Pain, Disablement Process and Frailty among Older Adults in the United States: Findings from the National Health and Aging Trends Study
Sodhi, Jaspreet KAUR
MetadataShow full item record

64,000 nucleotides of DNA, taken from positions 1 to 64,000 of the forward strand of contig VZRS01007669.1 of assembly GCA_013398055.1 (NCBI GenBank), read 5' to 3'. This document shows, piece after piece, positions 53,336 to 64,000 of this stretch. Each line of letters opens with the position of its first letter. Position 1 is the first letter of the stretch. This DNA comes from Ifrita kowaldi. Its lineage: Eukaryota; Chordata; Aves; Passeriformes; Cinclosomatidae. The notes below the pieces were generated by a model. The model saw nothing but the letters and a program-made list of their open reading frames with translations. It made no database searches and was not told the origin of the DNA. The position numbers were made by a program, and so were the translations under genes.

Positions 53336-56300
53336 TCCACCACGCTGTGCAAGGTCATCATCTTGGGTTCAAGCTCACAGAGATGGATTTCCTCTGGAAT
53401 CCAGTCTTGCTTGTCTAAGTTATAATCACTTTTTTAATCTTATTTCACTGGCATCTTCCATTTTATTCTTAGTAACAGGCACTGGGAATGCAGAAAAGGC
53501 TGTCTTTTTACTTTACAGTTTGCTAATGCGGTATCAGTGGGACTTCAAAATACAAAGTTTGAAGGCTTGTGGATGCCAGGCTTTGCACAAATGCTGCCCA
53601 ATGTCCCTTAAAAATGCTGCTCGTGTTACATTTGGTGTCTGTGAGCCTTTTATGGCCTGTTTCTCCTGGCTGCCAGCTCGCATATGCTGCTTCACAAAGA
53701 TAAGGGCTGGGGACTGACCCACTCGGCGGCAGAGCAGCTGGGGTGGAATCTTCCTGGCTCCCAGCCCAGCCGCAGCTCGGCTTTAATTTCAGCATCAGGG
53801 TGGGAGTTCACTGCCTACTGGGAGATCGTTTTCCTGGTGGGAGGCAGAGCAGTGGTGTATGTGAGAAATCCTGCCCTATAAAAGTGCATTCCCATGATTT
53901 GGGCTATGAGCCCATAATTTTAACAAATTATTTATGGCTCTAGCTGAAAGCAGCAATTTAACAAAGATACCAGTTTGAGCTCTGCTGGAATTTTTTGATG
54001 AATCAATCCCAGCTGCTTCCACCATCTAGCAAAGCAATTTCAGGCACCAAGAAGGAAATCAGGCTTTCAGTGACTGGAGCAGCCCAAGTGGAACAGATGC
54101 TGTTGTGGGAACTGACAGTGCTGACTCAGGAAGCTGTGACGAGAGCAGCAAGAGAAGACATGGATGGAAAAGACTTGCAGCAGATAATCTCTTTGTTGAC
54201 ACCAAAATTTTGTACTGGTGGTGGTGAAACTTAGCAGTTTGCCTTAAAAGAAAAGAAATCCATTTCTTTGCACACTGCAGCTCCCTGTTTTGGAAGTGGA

Background: Musculoskeletal pain is highly prevalent among older adults and the most common cause of disability. Objectives: To examine 1) whether sociodemographic characteristics, comorbidities, depression, obesity and sleep complaints are independently associated with pain; 2) the effect of pain on upper-lower extremity functional limitation and disability; and 3) the effect of pain on frailty over 6-years pf follow-up among older adults. Design: Longitudinal study. Subjects: 5,716 participants aged 65 years and older from the National Health and Aging Trends Study (2011-2017) with complete information on pain and all the covariates of interest. Measures: Pain and pain location (shoulder, wrist, hand, hips, knees, ankle, neck, and back) are the independent variables. Socio-demographics (age, gender, marital status, race/ethnicity and years of formal education), sleep complaints, depression, body mass index, and comorbidities are covariates. The outcome measures were: pain, upper-lower extremity functional limitation, limitations in activities of daily living (ADL’s), and frailty. Analysis: Descriptive statistics were used to compare sample characteristics by pain and outcome variables. General estimation equations models were performed to examine predictors of pain and pain as predictor of upper-lower extremity functional limitations, ADL disability, and frailty over time. Results: Prevalence of pain in American older adults was 52.3% at baseline. The most prevalent pain location was knee (41.3%), followed by back (37.4%) and shoulder (32.3%). The odds of reporting pain were 0.99 (95% CI 0.97-1.01) over time. Pain was an independent predictor of upper extremity (UE) functional limitations (OR 1.90, 95% CI-1.66-2.16), lower extremity (LE) functional limitations (OR 1.52, 95% CI 1.42-1.63), ADL disability (OR 1.82, 95% CI 1.58-2.09), and frailty (OR 1.86, 95% CI 1.60-2.16) over time. Conclusions: Prevalence of pain among American older adults was high (52%). Pain is a strong independent predictor of functional limitations, ADL disability, and frailty. These findings suggest that early intervention and better management of pain is needed to prevent/delay disability and frailty, enhance patient management, allocation of health care resources, maintain independence and lower the burden of pain in this population.